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Netsafe warns New Zealanders against sharing “revenge porn”

MEDIA RELEASE

THURSDAY, JULY 20, 2017


Netsafe warns New Zealanders against sharing “revenge porn” and intimate images of others online

Netsafe is warning people not to post intimate images and videos of others online without consent, as they risk potential prosecution under the Harmful Digital Communications Act.

A recent rise in the interest of revenge porn in the media has lead online safety organisation Netsafe to warn New Zealanders about the potential implications.

“‘Revenge porn’ is the common term used to describe the non-consensual sharing of intimate images,” says Netsafe Chief Executive, Martin Cocker. “In New Zealand, it can be an offence under the Harmful Digital Communications Act, as well as a potential offence under a number of other Acts.”

Cocker says that it can be an offence regardless of if the intimate images or videos were produced consensually, or if the content was shared privately with the individual who has posted it online. “Even if the content was made together, or shared with another person, that doesn’t mean that person has the right under the law to share it online with others,” says Cocker.

Under the Harmful Digital Communications Act it is illegal to send messages and post material online that deliberately causes somebody serious emotional distress. The criminal penalties are a fine of up to $50,000 or up to two years’ jail for an individual, and up to $200,000 for a body corporate. The majority of the criminal prosecutions for the Act in its first 18 months were for cases of non-consensual sharing of intimate images.

The criminal penalties were introduced under the Act to address the most serious cases of harmful digital communications. Alongside the criminal penalties, the Act introduced a civil regime to provide help and assistance for people experiencing harmful digital communications. Netsafe is the agency chosen to provide assistance for people under the civil regime in the Act.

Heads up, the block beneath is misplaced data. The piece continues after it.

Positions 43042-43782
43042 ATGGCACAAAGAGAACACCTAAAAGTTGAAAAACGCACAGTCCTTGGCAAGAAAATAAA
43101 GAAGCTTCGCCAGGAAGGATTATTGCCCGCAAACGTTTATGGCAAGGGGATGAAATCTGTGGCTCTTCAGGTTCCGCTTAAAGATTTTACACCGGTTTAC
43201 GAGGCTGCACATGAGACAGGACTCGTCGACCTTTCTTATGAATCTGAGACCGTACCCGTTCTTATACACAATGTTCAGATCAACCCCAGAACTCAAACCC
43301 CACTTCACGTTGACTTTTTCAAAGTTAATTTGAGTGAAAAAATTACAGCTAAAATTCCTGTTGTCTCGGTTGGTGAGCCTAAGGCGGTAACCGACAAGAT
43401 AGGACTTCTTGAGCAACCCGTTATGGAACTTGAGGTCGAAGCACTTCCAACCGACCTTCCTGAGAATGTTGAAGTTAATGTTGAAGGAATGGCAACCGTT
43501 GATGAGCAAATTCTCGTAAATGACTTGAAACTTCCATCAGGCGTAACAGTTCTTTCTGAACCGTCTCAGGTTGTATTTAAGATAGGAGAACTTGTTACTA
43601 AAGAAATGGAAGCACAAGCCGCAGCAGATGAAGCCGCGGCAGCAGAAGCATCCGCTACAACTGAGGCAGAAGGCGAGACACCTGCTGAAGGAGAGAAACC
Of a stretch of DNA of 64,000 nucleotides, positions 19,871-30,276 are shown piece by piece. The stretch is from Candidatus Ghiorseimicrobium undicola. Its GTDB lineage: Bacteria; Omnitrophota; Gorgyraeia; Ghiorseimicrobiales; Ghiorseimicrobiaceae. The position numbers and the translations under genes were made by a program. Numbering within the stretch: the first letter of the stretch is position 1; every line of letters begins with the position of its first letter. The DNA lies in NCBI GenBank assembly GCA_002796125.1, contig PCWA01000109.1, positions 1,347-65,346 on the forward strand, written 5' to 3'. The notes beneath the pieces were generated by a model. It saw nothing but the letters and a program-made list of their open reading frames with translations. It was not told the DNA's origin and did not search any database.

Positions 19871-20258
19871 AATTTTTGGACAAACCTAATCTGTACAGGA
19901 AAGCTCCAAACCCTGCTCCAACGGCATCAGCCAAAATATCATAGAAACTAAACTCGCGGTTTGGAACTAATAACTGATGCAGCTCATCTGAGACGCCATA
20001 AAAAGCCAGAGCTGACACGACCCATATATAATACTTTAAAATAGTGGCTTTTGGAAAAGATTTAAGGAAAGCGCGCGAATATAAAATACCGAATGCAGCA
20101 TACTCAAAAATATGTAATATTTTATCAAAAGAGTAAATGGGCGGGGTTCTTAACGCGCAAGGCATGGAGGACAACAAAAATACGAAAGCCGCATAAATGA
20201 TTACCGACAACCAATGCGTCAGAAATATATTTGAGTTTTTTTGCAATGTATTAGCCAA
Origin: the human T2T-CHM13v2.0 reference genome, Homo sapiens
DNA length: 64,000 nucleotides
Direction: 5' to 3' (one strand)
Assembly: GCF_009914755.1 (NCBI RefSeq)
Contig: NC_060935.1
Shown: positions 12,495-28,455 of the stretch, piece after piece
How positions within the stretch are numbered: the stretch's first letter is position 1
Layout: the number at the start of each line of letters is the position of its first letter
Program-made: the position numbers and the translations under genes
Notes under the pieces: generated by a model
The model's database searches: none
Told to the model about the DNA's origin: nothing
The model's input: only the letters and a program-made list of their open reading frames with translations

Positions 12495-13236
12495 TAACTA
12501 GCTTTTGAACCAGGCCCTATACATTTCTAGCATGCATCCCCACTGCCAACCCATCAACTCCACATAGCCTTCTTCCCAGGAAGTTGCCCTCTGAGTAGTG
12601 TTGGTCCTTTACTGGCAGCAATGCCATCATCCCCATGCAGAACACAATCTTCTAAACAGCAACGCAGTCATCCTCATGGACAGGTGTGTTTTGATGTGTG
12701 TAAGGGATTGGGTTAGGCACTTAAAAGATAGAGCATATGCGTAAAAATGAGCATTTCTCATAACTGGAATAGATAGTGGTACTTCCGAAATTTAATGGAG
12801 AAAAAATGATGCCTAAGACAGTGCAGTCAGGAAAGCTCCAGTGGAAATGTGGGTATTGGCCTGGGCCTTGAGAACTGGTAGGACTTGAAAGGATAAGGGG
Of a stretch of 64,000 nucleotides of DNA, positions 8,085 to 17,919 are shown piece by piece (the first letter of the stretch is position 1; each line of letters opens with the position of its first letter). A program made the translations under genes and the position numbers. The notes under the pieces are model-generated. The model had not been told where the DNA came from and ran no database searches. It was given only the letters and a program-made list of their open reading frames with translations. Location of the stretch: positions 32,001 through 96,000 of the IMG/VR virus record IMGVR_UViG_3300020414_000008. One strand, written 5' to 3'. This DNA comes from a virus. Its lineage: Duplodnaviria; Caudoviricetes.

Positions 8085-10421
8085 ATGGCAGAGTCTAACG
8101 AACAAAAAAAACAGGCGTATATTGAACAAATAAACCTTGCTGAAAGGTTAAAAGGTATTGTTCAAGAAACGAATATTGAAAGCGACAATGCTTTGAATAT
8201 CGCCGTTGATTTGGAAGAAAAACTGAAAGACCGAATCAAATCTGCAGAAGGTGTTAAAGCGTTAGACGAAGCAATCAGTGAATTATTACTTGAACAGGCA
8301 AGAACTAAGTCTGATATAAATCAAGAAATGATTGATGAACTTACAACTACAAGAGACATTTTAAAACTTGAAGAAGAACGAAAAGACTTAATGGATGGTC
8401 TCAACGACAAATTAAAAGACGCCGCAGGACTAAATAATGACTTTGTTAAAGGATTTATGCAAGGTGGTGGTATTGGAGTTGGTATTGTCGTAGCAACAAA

Cocker says, “Netsafe receives reports of harmful online content, explains the options available to the person affected, and they can decide the course of action they would like to take. Under the Act, Netsafe has a variety of options available to help people affected by harmful content. We can't punish people for their actions, but we can use mediation, negotiation and persuasion to reach a resolution between parties, or request the removal of content by online content hosts.”

Anyone who has had intimate images published or sent online without their consent should contact Netsafe on 0508 NETSAFE (0508 638 723) to discuss the options available. Netsafe’s helpline is open seven days a week from 8am-8pm Monday to Friday, and 9am-5pm weekends and public holidays.


Key facts about the non-consensual sharing of intimate images
The non-consensual sharing of intimate images can be an offence in New Zealand under the Harmful Digital Communications Act.
Even if intimate images/video are produced consensually, it can be an offence to share them without consent.
Even if an image/video was shared with another individual, this does not mean that person has consent to share it with others under the law.
The Police may prosecute a person or company if they intended the communication to cause harm; and it is reasonable to expect that a person in the position of the targeted individual would be harmed by it; and the targeted individual suffered serious emotional distress.
If prosecuted under the Harmful Digital Communications Act, the penalties for this offence can be a fine of up to $50,000 or up to two years’ jail for an individual, and up to $200,000 for a body corporate.
The majority of the criminal prosecutions for the Harmful Digital Communications Act in its first 18 months were cases of non-consensual sharing of intimate images.
If intimate images are sent or published online, immediately report the content to the platform that it is hosted on and contact Netsafe for information about the available options.

Up until April 2017 the Act has resulted in:
132 criminal charges filed
77 criminal cases finalised
50 convictions and sentences
4 diversions completed
3 dismissals
1 discharge without conviction

ends

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